Mole crickets are a relative of grasshoppers and crickets but they mainly live underground. They pass through three life stages, transforming during each phase. Below, we’ll focus mainly on the nymph or newly hatched phase of the mole crickets’ lifespan.
Females lay their eggs underground in damp soil. Once hatched, the mole cricket nymphs continue to live below the surface, feeding on plants that are nearby. There can be as many as 60 eggs in each clutch but the soil must remain moist for the eggs to hatch and the nymphs to survive.
As the mole cricket nymphs grow, they go through several transitions called molts. They begin to look more like adult mole crickets as they continue growing. Nymphs are smaller but as they reach adulthood, they can reach nearly 1.5 inches, depending on the variety. The biggest noticeable difference between a nymph and an adult mole cricket (besides their size) is the lack of wings. Wings are only found on adults but vary in size and functionality based on species.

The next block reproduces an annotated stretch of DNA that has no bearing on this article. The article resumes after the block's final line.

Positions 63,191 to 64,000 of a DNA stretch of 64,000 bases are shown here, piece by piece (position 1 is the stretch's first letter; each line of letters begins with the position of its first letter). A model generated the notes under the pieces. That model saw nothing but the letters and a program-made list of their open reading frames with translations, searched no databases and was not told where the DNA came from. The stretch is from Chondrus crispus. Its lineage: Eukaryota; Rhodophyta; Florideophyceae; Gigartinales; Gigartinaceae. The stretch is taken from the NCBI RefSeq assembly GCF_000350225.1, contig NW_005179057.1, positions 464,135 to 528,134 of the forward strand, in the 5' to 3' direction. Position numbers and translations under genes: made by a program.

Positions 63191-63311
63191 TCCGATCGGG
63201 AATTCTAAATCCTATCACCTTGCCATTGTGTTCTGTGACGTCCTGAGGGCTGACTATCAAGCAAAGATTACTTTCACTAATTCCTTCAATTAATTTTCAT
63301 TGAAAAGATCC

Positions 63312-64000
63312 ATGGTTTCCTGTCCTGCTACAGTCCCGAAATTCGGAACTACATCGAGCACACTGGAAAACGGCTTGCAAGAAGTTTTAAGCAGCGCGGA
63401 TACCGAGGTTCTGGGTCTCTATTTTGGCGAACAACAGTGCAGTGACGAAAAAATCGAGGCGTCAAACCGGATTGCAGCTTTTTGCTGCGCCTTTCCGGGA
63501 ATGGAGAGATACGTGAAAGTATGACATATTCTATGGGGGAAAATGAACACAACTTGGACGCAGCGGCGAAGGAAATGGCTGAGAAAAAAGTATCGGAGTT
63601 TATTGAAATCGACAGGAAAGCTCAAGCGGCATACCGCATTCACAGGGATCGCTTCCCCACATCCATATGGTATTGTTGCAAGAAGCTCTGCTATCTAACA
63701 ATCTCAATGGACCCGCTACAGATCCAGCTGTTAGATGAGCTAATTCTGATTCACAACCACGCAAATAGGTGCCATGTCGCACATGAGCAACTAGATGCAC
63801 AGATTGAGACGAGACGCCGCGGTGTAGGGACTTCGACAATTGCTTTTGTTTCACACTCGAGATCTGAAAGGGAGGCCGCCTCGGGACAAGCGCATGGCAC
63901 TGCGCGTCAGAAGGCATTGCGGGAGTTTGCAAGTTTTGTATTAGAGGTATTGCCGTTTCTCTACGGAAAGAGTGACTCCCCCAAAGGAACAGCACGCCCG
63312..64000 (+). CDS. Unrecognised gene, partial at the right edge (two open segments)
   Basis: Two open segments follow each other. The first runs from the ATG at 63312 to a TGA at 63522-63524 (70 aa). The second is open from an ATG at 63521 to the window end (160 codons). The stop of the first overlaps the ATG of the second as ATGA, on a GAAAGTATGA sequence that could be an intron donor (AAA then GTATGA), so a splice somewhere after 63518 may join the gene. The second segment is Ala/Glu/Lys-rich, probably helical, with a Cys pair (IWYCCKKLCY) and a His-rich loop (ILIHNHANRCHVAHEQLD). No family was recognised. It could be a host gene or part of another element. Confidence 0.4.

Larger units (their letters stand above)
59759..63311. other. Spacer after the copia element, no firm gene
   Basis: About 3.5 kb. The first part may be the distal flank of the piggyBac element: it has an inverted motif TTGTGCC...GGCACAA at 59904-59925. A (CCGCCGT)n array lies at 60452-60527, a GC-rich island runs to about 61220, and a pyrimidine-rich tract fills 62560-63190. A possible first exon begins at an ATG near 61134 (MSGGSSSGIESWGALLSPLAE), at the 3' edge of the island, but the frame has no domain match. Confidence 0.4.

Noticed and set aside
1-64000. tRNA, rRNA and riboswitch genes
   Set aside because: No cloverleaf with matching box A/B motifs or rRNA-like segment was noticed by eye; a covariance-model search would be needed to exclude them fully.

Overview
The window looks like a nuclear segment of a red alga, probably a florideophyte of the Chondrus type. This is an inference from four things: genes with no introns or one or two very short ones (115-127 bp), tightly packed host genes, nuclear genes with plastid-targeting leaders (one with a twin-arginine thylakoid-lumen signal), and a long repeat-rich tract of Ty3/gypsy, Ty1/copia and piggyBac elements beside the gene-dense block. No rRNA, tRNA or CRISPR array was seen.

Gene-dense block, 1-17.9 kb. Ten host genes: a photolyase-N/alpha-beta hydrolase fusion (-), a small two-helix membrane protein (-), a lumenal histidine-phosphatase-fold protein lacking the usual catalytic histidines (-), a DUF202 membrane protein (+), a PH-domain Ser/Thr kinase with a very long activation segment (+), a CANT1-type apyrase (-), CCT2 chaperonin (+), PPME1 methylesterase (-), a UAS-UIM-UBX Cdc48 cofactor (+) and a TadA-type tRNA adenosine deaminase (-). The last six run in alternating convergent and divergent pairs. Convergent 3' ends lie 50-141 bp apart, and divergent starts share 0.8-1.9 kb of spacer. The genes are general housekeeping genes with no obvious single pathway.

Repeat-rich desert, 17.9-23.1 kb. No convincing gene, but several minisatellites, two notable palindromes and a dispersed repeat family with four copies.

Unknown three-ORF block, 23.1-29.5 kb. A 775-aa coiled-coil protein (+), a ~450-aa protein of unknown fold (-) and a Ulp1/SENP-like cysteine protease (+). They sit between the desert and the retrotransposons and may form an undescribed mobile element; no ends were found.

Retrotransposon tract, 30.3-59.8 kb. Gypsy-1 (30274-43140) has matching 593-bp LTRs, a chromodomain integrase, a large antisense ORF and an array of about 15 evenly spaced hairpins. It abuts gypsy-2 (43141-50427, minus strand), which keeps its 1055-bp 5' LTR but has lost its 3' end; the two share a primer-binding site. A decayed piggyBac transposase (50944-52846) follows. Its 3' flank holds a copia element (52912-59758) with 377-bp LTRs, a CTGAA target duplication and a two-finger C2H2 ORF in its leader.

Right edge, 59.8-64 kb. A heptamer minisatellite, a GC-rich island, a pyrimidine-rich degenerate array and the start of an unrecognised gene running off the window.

Mole crickets nymphs have front legs specially made for digging and hind legs, that, while they may resemble a true cricket’s, aren’t actually very good for jumping. Instead, these hind legs assist in pushing dirt.
Mole crickets spend most of the year being very active. They slow during the winter, spending it underground as nymphs or adults. Eggs don’t survive the cold weather well but when the warmth of spring returns, they resume activity.
Mole crickets don’t normally present a large threat to lawn health but they can be a nuisance or, if they are in large enough numbers, they can damage the roots of your grass. Knowing how to identify these creatures can help you determine whether they are a threat or the cause of lawn issues you may have. Eliminating them is easiest during the nymph and egg stage as they are more vulnerable.
If you suspect lawn pests causing issues for your landscape, call us today for a consultation!